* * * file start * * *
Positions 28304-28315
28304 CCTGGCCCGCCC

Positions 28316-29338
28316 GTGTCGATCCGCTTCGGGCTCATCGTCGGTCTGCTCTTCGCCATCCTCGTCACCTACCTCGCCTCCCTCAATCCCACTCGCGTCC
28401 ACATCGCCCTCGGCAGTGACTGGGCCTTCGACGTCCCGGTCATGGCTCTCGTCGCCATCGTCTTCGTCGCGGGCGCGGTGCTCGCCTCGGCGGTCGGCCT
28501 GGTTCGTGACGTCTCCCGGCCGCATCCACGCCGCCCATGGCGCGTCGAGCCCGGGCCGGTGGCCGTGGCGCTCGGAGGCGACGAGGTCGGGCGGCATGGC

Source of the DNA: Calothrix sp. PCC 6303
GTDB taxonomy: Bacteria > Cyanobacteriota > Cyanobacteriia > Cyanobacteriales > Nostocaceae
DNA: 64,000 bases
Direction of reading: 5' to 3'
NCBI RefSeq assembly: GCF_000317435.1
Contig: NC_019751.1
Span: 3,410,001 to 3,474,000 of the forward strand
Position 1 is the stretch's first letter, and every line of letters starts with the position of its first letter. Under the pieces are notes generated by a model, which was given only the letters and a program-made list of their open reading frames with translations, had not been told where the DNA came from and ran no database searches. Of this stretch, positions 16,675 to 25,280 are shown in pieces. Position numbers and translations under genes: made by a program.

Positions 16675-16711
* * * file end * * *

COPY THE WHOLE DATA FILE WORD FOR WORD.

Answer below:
Positions 28304-28315
28304 CCTGGCCCGCCC

Positions 28316-29338
28316 GTGTCGATCCGCTTCGGGCTCATCGTCGGTCTGCTCTTCGCCATCCTCGTCACCTACCTCGCCTCCCTCAATCCCACTCGCGTCC
28401 ACATCGCCCTCGGCAGTGACTGGGCCTTCGACGTCCCGGTCATGGCTCTCGTCGCCATCGTCTTCGTCGCGGGCGCGGTGCTCGCCTCGGCGGTCGGCCT
28501 GGTTCGTGACGTCTCCCGGCCGCATCCACGCCGCCCATGGCGCGTCGAGCCCGGGCCGGTGGCCGTGGCGCTCGGAGGCGACGAGGTCGGGCGGCATGGC

Source of the DNA: Calothrix sp. PCC 6303
GTDB taxonomy: Bacteria > Cyanobacteriota > Cyanobacteriia > Cyanobacteriales > Nostocaceae
DNA: 64,000 bases
Direction of reading: 5' to 3'
NCBI RefSeq assembly: GCF_000317435.1
Contig: NC_019751.1
Span: 3,410,001 to 3,474,000 of the forward strand
Position 1 is the stretch's first letter, and every line of letters starts with the position of its first letter. Under the pieces are notes generated by a model, which was given only the letters and a program-made list of their open reading frames with translations, had not been told where the DNA came from and ran no database searches. Of this stretch, positions 16,675 to 25,280 are shown in pieces. Position numbers and translations under genes: made by a program.

Positions 16675-16711